Our program is a unique, interdisciplinary, campus-wide program that seeks to support people in low- and middle-income countries achieve health and reach acceptable standards of well being, and to stabilize populations, while at the same time protecting the local and global environments.
This program takes two years (plus one summer) and requires 44 units in several departments across campus encompassing environmental health sciences, biostatistics and epidemiology, and elective courses drawn from a range of fields, including: international health, demography, maternal and child health, urbanization and healthy cities, nutrition and malnutrition, environmental sciences, environmental engineering, industrial hygiene and occupational health, and energy and resources. The program requires a minimum of 24 units of upper division and graduate courses. At least 12 of these units must be in graduate courses (200 level) taught by Berkeley Public Health’s Environmental Health Sciences faculty. Additionally, no more than six units may be independent research units (PB HLTH 299). Students are required to complete an original research project, which may be pursued through fieldwork, secondary data analyses or systematic review.
Environmental Health Sciences (Three courses)
- PB HLTH 270:Introduction to Environmental Health Sciences (3 units) (fall)
- PB HLTH 270A: Exposure Assessment and Control I (3 units) (fall)
- PB HLTH 260A: Principles of Infectious Disease (4 units) (fall) OR NUSCTX 110/PB HLTH 270B: Toxicology (4 units) (fall)
- PB HLTH 250A: Epidemiological Methods I (3 units) (Fall, summer)
or PB HLTH 250B: Epidemiological Methods II (4 units) (spring)
Biostatistics (Two courses)
Two biostatistics courses are also required, of which the following are generally selected from:
- PB HLTH 142: Introduction to Probability and Statistics in Biology and Public Health (4 units) (fall, spring)
- PB HLTH 245: Introduction to Multivariate Statistics (4 units) (fall)
- PB HLTH 241: Statistical Analysis of Categorical Data (4 units) (spring)
Remaining units are drawn from electives, including:
- PH 271C: Drinking Water and Health (spring)
- PH 271E: Science and Policy for Environment and Health (spring)
- PH 271G: Global Climate Change and Public Health (spring)
- PH 273: Environmental Determinants of Infectious Disease (fall)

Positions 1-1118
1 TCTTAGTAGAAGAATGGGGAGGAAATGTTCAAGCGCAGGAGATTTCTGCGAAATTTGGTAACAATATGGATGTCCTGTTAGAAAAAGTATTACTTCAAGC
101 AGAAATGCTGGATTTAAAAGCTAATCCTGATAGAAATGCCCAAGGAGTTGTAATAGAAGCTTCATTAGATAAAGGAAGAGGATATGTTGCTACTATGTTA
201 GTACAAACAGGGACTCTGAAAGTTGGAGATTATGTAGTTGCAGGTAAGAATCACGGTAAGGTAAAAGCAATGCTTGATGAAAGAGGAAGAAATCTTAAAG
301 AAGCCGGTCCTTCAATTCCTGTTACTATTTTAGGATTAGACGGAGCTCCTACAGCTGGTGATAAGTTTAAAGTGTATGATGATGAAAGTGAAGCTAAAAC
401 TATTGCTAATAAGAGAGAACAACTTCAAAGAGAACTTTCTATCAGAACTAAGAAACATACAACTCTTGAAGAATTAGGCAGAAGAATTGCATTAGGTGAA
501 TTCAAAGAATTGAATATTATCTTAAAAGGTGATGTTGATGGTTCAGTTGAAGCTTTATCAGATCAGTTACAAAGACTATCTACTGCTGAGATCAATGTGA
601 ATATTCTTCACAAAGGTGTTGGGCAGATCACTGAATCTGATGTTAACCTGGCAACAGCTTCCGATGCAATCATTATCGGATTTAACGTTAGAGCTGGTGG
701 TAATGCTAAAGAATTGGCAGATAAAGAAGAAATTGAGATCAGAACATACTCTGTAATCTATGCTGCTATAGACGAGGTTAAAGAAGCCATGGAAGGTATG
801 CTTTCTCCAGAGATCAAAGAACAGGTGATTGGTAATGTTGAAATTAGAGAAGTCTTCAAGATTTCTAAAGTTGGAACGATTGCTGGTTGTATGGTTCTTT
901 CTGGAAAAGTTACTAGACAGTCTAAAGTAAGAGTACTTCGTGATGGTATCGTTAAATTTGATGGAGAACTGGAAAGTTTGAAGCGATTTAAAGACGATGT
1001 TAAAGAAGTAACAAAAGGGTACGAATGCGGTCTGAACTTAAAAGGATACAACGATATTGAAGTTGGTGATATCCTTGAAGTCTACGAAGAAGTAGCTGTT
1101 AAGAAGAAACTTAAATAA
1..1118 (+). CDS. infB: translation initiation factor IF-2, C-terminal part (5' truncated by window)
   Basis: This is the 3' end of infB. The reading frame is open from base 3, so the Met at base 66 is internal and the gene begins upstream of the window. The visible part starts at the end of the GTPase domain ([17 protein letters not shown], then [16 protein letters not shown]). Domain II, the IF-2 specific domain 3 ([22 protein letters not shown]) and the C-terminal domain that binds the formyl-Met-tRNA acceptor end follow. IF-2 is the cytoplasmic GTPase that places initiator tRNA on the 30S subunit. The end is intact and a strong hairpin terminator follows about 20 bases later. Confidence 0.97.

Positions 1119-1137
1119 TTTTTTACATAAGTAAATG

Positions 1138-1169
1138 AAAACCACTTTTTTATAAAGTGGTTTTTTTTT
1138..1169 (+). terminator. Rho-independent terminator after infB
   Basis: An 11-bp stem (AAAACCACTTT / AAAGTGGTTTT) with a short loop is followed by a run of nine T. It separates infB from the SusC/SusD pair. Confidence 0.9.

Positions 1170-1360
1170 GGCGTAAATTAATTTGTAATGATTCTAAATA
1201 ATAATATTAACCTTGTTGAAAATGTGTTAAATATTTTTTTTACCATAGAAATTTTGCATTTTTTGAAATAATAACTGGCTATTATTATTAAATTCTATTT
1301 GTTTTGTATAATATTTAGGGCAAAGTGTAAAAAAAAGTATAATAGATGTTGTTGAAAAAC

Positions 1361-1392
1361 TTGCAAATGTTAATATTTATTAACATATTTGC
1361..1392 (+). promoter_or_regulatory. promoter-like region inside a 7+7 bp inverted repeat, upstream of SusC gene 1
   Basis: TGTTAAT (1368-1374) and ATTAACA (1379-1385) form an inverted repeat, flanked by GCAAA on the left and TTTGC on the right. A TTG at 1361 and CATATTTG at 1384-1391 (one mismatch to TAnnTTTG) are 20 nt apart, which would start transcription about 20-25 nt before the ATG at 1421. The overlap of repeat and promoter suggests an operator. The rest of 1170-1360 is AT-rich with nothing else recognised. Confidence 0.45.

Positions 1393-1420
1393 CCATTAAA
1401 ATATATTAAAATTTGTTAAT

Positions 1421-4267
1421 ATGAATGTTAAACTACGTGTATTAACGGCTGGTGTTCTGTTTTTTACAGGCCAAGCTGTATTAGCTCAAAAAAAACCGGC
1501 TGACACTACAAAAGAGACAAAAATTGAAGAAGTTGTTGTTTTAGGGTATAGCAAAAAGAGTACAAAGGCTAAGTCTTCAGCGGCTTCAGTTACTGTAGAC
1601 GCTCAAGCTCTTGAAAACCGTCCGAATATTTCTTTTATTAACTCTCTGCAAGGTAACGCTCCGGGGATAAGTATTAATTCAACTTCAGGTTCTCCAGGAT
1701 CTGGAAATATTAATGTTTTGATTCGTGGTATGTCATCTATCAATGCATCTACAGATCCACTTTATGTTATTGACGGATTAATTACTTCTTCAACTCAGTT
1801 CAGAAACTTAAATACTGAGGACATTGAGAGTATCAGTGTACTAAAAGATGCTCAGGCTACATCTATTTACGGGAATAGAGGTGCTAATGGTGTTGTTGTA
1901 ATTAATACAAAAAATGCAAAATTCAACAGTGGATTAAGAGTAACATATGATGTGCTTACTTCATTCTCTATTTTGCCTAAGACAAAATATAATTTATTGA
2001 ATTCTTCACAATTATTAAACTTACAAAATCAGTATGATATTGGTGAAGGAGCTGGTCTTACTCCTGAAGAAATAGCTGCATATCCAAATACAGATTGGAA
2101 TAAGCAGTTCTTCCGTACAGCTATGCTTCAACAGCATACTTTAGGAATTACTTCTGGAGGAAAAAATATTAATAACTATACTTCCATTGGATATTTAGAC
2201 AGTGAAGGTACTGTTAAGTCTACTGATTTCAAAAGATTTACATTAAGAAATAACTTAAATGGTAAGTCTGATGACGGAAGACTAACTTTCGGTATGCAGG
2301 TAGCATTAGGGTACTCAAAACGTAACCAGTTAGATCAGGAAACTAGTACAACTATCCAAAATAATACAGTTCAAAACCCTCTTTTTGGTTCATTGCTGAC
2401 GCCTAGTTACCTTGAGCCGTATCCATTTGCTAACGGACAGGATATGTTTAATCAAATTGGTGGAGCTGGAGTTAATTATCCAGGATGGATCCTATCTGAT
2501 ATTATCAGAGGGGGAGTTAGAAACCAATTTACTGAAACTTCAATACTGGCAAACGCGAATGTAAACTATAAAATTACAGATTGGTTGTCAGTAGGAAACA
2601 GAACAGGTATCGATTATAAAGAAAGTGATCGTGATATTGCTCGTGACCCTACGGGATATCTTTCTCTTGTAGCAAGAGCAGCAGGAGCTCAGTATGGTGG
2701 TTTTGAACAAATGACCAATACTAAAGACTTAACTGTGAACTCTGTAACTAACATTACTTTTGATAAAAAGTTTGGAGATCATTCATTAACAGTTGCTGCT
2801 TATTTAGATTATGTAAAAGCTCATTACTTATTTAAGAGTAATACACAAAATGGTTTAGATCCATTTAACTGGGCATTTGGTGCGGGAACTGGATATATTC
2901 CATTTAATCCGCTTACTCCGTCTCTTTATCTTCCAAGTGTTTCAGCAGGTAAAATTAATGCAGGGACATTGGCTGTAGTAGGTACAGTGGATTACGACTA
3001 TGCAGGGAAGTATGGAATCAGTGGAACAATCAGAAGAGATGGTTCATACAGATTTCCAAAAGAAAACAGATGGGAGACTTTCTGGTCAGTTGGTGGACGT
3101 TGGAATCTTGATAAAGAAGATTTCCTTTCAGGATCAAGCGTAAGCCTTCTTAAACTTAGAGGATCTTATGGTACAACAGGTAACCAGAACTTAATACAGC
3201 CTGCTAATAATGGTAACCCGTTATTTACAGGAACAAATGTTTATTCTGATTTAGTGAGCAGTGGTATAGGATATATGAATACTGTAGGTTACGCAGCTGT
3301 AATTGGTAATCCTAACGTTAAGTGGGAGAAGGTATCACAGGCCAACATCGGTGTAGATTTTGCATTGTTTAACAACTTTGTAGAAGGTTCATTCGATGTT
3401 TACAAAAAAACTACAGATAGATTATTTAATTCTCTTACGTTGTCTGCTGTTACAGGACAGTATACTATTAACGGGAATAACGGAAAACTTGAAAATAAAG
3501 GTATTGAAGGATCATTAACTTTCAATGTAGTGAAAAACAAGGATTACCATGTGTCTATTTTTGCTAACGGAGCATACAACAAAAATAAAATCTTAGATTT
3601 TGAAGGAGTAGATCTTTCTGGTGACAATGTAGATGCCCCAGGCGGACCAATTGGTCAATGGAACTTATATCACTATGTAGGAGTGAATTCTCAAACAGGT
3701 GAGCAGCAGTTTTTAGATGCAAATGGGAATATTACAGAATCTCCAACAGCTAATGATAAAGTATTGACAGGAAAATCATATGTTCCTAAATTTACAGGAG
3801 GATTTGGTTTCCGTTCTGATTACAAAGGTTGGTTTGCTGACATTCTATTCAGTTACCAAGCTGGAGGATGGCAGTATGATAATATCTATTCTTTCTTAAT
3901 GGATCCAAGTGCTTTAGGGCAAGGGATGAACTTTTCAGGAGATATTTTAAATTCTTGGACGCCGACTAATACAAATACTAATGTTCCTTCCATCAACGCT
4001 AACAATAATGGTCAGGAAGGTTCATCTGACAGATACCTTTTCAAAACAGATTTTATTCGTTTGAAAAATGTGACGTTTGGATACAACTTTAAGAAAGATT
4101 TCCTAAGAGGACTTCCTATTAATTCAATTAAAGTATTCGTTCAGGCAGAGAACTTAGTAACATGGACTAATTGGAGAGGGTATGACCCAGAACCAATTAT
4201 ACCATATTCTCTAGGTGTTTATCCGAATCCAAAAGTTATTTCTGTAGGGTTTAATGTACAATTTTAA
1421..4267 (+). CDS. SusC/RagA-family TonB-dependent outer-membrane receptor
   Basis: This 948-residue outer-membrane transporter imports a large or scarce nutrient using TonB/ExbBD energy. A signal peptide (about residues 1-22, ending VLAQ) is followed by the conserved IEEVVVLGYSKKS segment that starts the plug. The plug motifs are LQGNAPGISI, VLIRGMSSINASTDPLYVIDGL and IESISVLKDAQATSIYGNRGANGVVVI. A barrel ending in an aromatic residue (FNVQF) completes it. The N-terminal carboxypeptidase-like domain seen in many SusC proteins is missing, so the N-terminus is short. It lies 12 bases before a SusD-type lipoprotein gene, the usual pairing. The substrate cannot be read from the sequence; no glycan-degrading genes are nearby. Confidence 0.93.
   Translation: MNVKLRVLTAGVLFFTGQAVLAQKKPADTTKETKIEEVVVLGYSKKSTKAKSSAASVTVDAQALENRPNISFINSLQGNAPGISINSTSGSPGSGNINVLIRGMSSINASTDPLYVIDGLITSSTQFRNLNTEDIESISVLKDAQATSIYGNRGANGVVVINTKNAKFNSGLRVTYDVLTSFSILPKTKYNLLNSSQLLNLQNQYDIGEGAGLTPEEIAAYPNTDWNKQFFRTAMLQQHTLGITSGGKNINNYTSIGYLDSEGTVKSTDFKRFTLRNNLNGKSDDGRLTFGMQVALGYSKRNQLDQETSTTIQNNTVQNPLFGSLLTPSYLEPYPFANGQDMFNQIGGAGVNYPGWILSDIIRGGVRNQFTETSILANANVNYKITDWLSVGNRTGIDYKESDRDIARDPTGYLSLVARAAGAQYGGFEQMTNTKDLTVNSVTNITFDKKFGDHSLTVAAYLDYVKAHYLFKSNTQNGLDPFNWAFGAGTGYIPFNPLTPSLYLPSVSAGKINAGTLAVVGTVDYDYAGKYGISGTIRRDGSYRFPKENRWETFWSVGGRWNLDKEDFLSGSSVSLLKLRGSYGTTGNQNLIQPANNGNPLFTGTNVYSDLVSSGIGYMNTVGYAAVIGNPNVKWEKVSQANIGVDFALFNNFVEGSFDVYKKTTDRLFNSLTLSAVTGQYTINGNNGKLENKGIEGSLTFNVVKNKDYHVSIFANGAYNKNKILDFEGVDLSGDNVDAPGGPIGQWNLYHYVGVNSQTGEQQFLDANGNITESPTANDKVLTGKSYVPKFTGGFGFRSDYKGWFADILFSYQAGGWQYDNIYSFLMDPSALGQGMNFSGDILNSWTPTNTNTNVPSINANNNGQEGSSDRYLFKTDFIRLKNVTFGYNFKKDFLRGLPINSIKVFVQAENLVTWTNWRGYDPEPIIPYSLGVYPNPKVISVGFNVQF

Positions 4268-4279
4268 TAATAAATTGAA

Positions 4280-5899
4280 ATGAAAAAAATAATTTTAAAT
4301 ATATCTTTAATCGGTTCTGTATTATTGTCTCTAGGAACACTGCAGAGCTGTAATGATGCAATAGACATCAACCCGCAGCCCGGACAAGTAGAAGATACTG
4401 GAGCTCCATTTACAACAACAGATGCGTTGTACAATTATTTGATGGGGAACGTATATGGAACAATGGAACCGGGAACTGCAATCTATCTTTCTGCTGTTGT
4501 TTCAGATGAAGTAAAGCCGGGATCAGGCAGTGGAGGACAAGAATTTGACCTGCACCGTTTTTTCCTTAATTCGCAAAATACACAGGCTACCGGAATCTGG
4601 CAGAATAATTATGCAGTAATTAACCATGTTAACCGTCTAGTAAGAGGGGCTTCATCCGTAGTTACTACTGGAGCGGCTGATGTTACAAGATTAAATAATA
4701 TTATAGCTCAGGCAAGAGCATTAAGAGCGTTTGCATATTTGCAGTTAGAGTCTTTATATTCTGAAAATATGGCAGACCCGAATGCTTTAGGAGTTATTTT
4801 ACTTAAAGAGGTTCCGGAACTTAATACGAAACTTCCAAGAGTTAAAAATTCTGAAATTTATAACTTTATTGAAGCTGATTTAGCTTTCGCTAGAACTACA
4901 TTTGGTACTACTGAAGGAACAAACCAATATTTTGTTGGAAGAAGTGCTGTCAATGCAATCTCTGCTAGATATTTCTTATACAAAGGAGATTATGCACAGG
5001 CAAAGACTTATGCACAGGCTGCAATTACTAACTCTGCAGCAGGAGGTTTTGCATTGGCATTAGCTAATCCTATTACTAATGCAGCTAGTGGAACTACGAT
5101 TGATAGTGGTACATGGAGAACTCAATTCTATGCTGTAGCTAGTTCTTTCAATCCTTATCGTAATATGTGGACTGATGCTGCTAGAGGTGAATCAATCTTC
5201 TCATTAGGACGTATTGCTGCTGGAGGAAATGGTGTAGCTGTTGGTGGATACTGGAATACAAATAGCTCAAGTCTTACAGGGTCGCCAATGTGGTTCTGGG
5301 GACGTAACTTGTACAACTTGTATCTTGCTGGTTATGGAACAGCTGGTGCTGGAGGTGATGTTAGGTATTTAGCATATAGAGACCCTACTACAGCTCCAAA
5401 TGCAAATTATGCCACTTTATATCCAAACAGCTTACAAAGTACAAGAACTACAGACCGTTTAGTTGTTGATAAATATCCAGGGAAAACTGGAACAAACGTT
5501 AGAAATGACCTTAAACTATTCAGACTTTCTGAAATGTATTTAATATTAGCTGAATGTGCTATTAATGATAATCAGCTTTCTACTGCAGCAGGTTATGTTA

- PH 220C: Health Risk Assessment, Regulation and Policy (spring)
- ERG 102: Quantitative Aspects of Global Environmental Problems (spring)
- ARE/PP C253: International Economic Development Policy (fall)
- ARE C251/Econ C270A: Microeconomics of Development (fall)
- Demography/Econ C275A: Economic Demography (spring)
- Development Studies C100 / Geography C112: History of Development and Underdevelopment (spring)
- ERG 275: Water and Development (spring, every other year)
- ESPM 169: International Environmental Politics (fall)
- CRP231: Housing in Developing Countries (fall)
- ESPM 260: Governance of Global Production (spring)
- PH 213A: Family Planning, Population Change and Health (fall)
- PH 226D: Global Health Economics (fall)
- PH 212A: International Maternal & Child Health (fall)
- PH 267B: Characterizations of Airborne Chemicals (spring, every other year)
- CE 111: Environmental Engineering (fall, spring)
- CRP 256: Healthy Cities (fall)
- ESPM 167/PH C160: Environmental Health and Development (spring)
- PH 219E: Introduction to Qualitative Methods in Public Health Research (spring)
- PH 205: Program Planning, Development and Evaluation (spring)
- PH 260B: Principles of Infectious Disease (spring)
- PH 211: Health and Human Rights (fall)
- PH 252C: Intervention Trial Design (fall)
- CRP 220: Urban and Regional Economy (fall)
- ESPMC 234: Green Chemistry: An Interdisciplinary Approach to Sustainability (spring)
- PH 253B: Epidemiology and Control of Infectious Diseases (spring)
Candidates with undergraduate coursework in calculus, chemistry and biology are preferred.
- Common undergraduate majors for admitted applicants: engineering, microbiology, environmental science, biology, chemistry, other biological, natural or physical sciences fields, population sciences and biomedical fields.
- Common work experience for admitted applicants: applicants in past years have worked as lab technicians, student researchers, research scientists, environmental organizers and advocates, program managers, engineers, post-graduate fellows, in global health programs and for the Peace Corps.
Graduates take positions across the environmental health and development fields, including jobs at research institutions, environmental non-profits, global health NGOs and advocacy organizations. Many graduates have continued their education in doctorate programs in environmental health and related fields.